Tinoco started with English classes at the UVFC and is studying child development three days a week at Santa Rosa Junior College. She hopes to graduate in January. She is a housekeeper and works at a laundromat in Napa.
Matilde Rosales and her husband have lived in Calistoga for 14 years and have two children, 12 and 13. Rosales works in the evening cleaning a restaurant and her husband is a day laborer, taking care of a ranch.
“I enjoy living in this community,” she said in Spanish to interpreter Lupe Maldonado. “The family center has helped us financially, we get our taxes done here for free and we can get translations of documents. When my children were younger, they were involved in the programs offered by the family center and it was very exciting for them to come and play.”
Another client is Wendy Olivares, who lives in Calistoga with her two daughters. At the end of February, she was pregnant with a baby boy, who was due to be born in April. She was employed at a local gas station, although she wasn’t working at the moment.
Olivares called the UVFC “very important because it not only helped me, but a lot of people who are in need.” The family center has helped her fill out various forms, including disability forms.
Olivares said the staff is friendly and helpful, and she feels very welcome at the center. She has been attending classes to become literate in Spanish and recently earned a certificate as part of the Promotoras Community Outreach and Wellness Program. UVFC Executive Director Jenny Ocón said it is “very impressive the amount of time and work she has put into the schooling.” Olivares was understandably excited to receive the certificate.
“You’re never too old to learn,” she said.
Alma Cortez has been a volunteer Promotora for nine years, helping with community outreach and providing information. “I also used to give Zumba classes for free as a Promotora,” she said in Spanish as Ocón interpreted. “I take advantage of a lot of the trainings the family center has to offer.”
At the moment, the Promotoras are getting the word out about the U.S. Census. It’s important for everyone to be counted because “it brings resources back to the community,” Cortez said — money for schools, health clinics, roads, and “the things we all count on in this community.”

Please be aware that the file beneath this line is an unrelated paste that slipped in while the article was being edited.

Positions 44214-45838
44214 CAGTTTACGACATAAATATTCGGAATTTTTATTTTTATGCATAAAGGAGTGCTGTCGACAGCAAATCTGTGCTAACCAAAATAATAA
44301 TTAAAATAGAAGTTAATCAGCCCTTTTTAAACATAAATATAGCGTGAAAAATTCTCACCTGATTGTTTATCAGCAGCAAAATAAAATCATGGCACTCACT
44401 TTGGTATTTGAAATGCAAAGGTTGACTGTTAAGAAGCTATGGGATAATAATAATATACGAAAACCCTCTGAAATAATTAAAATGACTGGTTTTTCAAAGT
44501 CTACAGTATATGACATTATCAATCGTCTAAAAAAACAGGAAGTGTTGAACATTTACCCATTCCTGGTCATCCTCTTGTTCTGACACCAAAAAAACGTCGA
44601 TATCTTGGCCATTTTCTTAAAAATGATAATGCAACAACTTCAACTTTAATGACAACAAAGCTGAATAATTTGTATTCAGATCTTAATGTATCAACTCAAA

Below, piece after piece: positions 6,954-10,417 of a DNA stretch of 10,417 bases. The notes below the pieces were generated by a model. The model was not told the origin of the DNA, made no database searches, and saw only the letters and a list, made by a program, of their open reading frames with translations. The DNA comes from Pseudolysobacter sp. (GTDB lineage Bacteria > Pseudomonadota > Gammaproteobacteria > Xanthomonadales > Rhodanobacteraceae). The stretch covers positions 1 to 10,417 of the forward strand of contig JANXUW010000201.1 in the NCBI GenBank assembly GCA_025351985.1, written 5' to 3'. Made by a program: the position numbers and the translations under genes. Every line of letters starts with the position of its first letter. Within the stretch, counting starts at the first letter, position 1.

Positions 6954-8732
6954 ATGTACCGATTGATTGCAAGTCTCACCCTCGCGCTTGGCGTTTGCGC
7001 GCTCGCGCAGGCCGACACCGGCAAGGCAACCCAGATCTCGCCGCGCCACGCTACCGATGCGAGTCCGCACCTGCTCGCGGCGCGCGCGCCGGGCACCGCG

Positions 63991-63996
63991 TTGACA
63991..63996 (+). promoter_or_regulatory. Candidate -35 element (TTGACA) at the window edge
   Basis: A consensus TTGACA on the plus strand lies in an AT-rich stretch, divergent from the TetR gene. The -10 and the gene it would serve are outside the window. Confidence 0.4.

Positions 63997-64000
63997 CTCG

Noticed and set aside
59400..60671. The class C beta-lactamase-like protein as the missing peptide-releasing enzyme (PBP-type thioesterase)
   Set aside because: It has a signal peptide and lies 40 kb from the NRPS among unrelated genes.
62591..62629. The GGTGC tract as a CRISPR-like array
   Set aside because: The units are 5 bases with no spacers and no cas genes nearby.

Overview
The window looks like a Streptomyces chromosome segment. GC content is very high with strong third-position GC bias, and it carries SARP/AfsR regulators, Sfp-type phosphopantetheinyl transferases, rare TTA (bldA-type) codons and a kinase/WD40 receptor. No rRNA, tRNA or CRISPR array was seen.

Cortez lives with her four children, ages 21, 15, 12 and 10, in Santa Rosa, but she volunteers in Calistoga because she believes the nonprofit is important.
Why does she work so hard? “For me it is not hard because I feel like I’m doing a service for the community, reaching out to others and letting them know what’s available, what resources are out there and what the family center has to offer.”
Volunteer David Cummings may have one of the best volunteer jobs — he works in the St. Helena Elementary School as a third-grade math tutor.
“The teacher has arithmetic every day, so I go in Wednesday and Thursday at 9:30 and do an hour with them until recess,” he said.
In late February, he was helping kids with their multiplication tables, which he says is “very difficult,” adding, “division is even worse.”
When asked if his charges are getting better at math, he said, “I sometimes wonder.” He added though, “The teacher is happy to have me there to take them out of the classroom,” either in the hall for lessons or in a corner in the room. Ocón said that’s soon going to change – the tutors will have an office at the school.
She added having tutors at the school is “real helpful to the teacher, because there might be a couple of students who are struggling and need more help.” The teacher can rely on the tutors “to give dedicated attention to the students for a while.”
Cummings, who has lived in the area for 40 years, said he gets a lot of satisfaction from tutoring students, participating in other classroom activities, and showing up at the Halloween parade.
Retired St. Helena floral designer Pat Friday volunteers with the UVFC’s citizenship program, which operates in conjunction with two other organizations, including a group of immigration attorneys in the Bay Area. In partnership with the Napa Citizenship Legal Services collaborative, since 2014, the UVFC has helped 1,350 people become U.S. citizens. In 2019, center staff gave 129 immigration consultations and filed 57 naturalization applications.
Friday, who began volunteering three years ago, helps with monthly workshops that draw 40-50 people hoping to become U.S. citizens. Of that number, maybe 30-40 apply. For someone to become a citizen, it typically takes nine months and costs $740. Friday helps applicants fill out all the forms at the beginning of the process.
The UVFC offers a variety of classes, including English and civics, to help applicants get prepared for an interview and test with an immigration officer in San Francisco. Once applicants get an appointment, Friday plugs in as a one-on-one tutor – “to help people get really prepared for their interview and test,” she said.
You may reach David Stoneberg at 967-6800 or email@example.com